The Three Types of Learning Promoted by Paidea

Paideia stress three types of teaching and learning: 

1. Socratic teaching in seminars with primary sources (e.g., documents, essays, speeches, stories, art and math and science experiments) for understanding;

Coaching sessions for developments of specific skills (e.g., reading, writing, listening, analyzing, computing, and problem-solving);
  • Didactic instruction for recall of important facts and information.
the great ideas mortimer adler
The Great Ideas- Mortimer Adler

The following 102 topics are the called the Great Ideas, and represent the index of the Syntopicon. Invented by Dr. Mortimer J. Adler, the Syntopicon is a topical index of Britannica's Great Books.

Comprising the first two volumes of the Great Books set, the Syntopicon allows readers to locate within the set any text that addresses that particular idea.  Each Idea is accompanied by an introductory essay, and an outline which breaks down the main issues regarding the Idea that have been discussed and debated throughout history.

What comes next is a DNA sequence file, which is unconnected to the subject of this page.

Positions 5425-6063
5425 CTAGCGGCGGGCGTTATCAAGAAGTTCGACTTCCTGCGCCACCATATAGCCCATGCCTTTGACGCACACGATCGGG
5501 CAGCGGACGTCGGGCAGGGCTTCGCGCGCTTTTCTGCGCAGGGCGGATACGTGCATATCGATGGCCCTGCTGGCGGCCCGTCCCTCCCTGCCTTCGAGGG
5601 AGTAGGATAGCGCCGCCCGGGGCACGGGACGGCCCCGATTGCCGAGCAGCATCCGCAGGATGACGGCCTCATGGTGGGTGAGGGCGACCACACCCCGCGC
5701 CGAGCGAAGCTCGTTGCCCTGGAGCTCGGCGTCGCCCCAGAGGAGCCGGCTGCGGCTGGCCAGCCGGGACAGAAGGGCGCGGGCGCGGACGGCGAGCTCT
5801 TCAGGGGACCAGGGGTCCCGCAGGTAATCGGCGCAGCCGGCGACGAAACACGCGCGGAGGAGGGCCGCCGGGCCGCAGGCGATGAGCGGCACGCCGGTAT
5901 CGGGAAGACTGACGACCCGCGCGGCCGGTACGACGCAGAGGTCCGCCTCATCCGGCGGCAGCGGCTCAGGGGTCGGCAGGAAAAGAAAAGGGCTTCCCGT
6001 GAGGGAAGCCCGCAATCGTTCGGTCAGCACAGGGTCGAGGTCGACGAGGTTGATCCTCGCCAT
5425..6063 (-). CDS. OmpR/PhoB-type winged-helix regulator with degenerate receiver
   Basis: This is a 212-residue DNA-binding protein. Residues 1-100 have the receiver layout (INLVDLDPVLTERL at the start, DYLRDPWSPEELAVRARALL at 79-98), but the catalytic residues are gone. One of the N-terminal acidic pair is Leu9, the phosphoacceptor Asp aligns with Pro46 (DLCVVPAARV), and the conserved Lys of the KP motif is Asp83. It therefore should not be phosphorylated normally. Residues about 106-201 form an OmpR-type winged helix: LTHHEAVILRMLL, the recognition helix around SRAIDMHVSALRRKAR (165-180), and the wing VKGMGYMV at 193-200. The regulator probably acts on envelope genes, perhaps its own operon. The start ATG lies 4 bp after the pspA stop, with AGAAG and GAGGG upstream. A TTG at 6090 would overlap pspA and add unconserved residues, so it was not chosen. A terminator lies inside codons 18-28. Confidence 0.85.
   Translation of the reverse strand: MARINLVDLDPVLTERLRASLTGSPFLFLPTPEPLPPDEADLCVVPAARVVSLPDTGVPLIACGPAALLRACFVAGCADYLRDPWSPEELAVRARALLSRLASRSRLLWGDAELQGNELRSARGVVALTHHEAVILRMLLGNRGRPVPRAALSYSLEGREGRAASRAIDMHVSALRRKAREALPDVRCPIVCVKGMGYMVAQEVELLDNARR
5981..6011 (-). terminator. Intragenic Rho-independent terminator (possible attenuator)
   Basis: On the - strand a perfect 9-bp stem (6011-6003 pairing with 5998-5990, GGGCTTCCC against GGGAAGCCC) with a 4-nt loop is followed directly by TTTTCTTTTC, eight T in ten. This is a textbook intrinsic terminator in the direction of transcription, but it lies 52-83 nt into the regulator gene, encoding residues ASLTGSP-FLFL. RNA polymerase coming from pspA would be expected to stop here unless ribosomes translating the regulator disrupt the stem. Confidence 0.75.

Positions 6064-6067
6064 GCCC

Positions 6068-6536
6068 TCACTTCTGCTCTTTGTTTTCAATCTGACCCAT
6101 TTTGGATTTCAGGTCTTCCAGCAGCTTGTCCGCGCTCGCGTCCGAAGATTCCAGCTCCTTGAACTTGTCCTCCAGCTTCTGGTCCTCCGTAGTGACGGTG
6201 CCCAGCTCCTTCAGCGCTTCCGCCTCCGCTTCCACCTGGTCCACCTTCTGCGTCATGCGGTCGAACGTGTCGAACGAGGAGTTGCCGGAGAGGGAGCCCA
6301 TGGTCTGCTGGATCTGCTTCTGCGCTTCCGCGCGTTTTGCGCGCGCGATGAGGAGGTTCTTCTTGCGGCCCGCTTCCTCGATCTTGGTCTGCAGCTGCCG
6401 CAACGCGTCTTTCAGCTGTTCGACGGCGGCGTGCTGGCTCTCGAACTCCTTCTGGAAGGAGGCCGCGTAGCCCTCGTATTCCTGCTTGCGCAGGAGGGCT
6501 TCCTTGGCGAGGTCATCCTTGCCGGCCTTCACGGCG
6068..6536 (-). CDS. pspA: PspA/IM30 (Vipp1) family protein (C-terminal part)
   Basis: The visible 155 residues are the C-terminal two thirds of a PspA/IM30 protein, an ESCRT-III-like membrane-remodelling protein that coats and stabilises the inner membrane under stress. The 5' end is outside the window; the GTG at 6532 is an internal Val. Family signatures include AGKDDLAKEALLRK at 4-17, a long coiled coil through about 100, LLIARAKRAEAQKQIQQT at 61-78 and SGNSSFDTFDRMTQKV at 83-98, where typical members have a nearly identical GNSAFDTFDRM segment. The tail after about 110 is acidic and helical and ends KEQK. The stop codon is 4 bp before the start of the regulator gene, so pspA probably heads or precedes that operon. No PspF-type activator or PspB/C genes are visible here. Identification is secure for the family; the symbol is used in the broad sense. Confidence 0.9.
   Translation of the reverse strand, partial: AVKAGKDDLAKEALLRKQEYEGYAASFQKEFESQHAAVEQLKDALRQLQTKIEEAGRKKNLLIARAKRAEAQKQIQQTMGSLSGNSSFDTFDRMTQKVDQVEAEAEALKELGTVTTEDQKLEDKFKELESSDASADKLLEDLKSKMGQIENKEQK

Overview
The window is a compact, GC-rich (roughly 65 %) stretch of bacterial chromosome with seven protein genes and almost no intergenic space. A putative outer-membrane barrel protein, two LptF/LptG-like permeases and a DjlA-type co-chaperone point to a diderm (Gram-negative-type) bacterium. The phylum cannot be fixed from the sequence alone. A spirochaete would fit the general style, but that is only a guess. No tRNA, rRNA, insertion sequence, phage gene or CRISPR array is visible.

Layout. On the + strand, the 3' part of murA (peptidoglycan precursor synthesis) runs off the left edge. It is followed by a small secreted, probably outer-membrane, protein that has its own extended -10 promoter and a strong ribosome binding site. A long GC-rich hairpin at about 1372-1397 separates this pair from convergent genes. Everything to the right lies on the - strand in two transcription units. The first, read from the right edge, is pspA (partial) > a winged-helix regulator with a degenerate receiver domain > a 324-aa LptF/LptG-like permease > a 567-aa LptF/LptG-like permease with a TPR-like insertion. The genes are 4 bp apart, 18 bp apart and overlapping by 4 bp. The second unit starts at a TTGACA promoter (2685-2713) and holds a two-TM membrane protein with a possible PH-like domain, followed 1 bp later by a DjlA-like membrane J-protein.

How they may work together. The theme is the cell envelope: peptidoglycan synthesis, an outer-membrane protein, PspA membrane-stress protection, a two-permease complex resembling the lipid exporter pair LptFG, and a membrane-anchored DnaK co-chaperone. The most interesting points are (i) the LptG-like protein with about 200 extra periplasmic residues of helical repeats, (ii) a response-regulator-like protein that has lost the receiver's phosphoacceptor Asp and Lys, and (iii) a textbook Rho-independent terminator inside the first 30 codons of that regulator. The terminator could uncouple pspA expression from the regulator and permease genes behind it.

The development of the Syntopicon was a monumental task that took Dr. Adler and a staff of 90 ten years to complete. With the Syntopicon, the Great Books set becomes the single greatest reference set of the greatest body of knowledge in history.
1    Angel 2    Animal3    Aristocracy

4    Art5    Astronomy and      Cosmology6    Beauty7    Being8    Cause9    Chance10   Change11   Citizen12   Constitution

13   Courage14   Custom and      Convention

15   Definition16   Democracy17   Desire18   Dialectic19   Duty20   Education21   Element22   Emotion23   Eternity24   Evolution25   Experience

26   Family 27   Fate28   Form

29   God30   Good and Evil31   Government32   Habit33   Happiness 34   History35   Honor36   Hypothesis37   Idea38   Immortality

39   Induction40   Infinity41   Judgment

42   Justice43   Knowledge44   Labor45   Language46   Law47   Liberty48   Life and Death49   Logic50   Love51   Man52   Mathematics and Science

53   Matter 54   Mechanics55   Medicine

56   Memory and        Imagination57   Metaphysics58   Mind59   Monarchy60   Nature61   Necessity &      Contingency62   Oligarchy 63   One and Many

64   Opinion65   Opposition66   Philosophy

67   Physics68   Pleasure and Pain 69   Poetry70   Principle71   Progress72   Prophecy73   Prudence74   Punishment75   Quality76   Quantity77   Reasoning

78   Relation 79   Religion80   Revolution

81   Rhetoric82   Same and Other83   Science84   Sense85   Sign and Symbol86   Sin87   Slavery88   Soul89   Space90   State

91   Temperance92   Theology93   Time

94   Truth95   Tyranny and      Despotism96   Universal and      Particular97   Virtue and Vice98   War and Peace99   Wealth100  Will101  Wisdom 102  World